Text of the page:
The invisible woman

 

Postcard 1

I worked as an interpreter and translator for many years. You have seen so many places, you have traveled so much, I hear this quite often and it’s true. I have traveled and seen the world -as I always wanted to- and I got paid for doing so. 

It sounds like a dream job doesn’t it? Maybe it is, for someone like me, who wanted to see the world, but everything comes with a price. Working as an interpreter means you stay always hidden. You can never say what you want to say, you just translate from one language to another… words that have been spoken by someone else; even if they might be wrong. Interpreters are not there to judge or correct, they are there to translate the spoken word. The perfect interpreter thinks fast, talks fast and stays hidden, even when visible.

Working as a translator is pretty similar. Translating the written word -the article, the story or the book- is challenging as well. Finding the right tone, translating in the same style and without altering the content, it’s not as easy as it might seem. Books are known for their titles and people often know the name of the author, but nobody ever knows the name of the translator.

I became the invisible woman because of a wall tapestry and a stamp. I got my reward, my dreams came true and I saw the word and visited many of the places that I longed to see.

postcard2

The wall tapestry was in my room when I was in child, it hung right above my bed; it showed an African village. There were people who had a different skin color; there were elephants, lions and giraffes and so much more. The people looked friendly, their clothes were colorful and the animals looked happy. I looked at it for many years and I made up stories in my mind, how it would be one day, when I would show up there. 

Then, one weekend when I came home from school, there was postcard waiting for me. The postcard was from Africa, written by a girl I went to boarding school with. She and her parents had traveled during summer vacation and she had thought about me.

I was mesmerized by the picture and the stamp; I carried the postcard around and showed it to everybody who was willing to listen to my story. One day I would visit Africa myself, I had no doubt.

I am not sure if there is such a thing as a dream job or the ultimate job; I believe everything has two sides. Sometimes we only look at the shiny side and forget the other side that is hidden in the dark.

As for me, my job fulfilled my dreams; I visited Africa and other places. I guess that made it a dream job.

 

postcard stamp


 

 

Money for Nothing

If you’re like most of us, you need to earn money by working for a living. Describe your ultimate job. If you’re in your dream job, tell us all about it — what is it that you love? What fulfills you? If you’re not in your dream job, describe for us what your ultimate job would be.

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26 thoughts on “The invisible woman

  1. What interesting work you have/had. And I love the wall hanging. I was obsessed with countries and poured over atlases as a child and always knew that I would travel as there was so much world out there.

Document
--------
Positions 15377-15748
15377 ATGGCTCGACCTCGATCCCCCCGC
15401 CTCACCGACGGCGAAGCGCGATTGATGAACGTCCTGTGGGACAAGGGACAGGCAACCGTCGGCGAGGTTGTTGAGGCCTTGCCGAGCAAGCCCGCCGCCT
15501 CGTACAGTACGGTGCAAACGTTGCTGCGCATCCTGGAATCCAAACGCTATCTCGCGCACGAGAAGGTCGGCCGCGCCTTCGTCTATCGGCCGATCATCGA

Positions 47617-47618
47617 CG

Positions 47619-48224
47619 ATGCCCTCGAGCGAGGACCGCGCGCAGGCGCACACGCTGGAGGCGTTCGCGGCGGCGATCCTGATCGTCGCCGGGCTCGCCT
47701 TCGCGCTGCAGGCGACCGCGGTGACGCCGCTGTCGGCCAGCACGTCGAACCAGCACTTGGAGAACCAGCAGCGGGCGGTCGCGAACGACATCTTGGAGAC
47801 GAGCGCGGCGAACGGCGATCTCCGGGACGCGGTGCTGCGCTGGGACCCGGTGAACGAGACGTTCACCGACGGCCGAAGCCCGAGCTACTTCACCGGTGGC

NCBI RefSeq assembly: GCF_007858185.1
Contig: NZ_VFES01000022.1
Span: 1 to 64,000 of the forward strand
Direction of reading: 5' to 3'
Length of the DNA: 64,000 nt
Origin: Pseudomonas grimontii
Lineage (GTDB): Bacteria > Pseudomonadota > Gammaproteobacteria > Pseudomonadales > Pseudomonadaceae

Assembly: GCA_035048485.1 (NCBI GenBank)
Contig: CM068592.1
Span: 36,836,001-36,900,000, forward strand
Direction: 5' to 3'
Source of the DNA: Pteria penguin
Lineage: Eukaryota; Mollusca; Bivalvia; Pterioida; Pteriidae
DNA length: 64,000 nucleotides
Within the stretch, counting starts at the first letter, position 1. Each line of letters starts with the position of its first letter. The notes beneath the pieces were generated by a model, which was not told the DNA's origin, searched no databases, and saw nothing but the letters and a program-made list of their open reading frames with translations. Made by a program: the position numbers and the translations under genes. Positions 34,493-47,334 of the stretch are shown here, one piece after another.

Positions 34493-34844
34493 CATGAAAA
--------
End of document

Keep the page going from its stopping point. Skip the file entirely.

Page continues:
2. Very interesting. This is the first time I’ve heard the thoughts about the job from an interpreter. Every job has its pros and cons. It’s great to be able to enjoy your job.

  3. Yes, I think I can see how being a translator would make someone feel like they’re not really there. I never thought about it this way before, Bridget. As for my dream job? Hm. Anything that involved me just sleeping would literally be a dream job. Seriously, sleeping is the one thing I do astonishingly well. I could sleep for the Olympics! 😛

  4. Ohhh Bridget, how very true! There is a shiny side and dark side to everything – including the dream job. What a very interesting story … and interesting life you have lived 🙂

    • I was very lucky, some of my wishes came true. We were not able to have children, first I thought about it as a curse. Then we adjusted. I couldn’t have taken all the jobs I took if all my wishes would have came true.

      Maybe I got what I wanted the most. The universe has it’s own rulings.

    • Yes, I did for over 20 years. It was an interesting journey. You should have seen me when I left the plan in Africa for the first time. I am absolutely certain that I made a fool out of myself and I am very grateful that there weren’t any cell phones back then. 🙂

      • What languages were you interpreting? It is really a crime that here in the states most people speak only English (myself included) but for the required 2 years of French or Spanish quickly forgotten

      • German, Italian and Hindi. If you look at Europe you will see that all the countries are pretty close together, so most of us learn another language already as children and later on in school we get tortured with Latin and Old Greek when we go to the gymnasium and with English or French in the middle schools. Most Americans don’t really see the need to learn a second language.

  5. Although I was employed as an export clerk, I was more or less the person in the company that did the english translations. My boss would dictate in Swiss German and I would automatically write it down in english (steno). I once did an interpretation. The big boss held a lecture and I had the earphones and microphone to interpret direct in english to the visitors. It was interesting work. Translating is not easy, you have to be exact above all and not alter the meaning that the author wanted. A good description of being the invisible woman.

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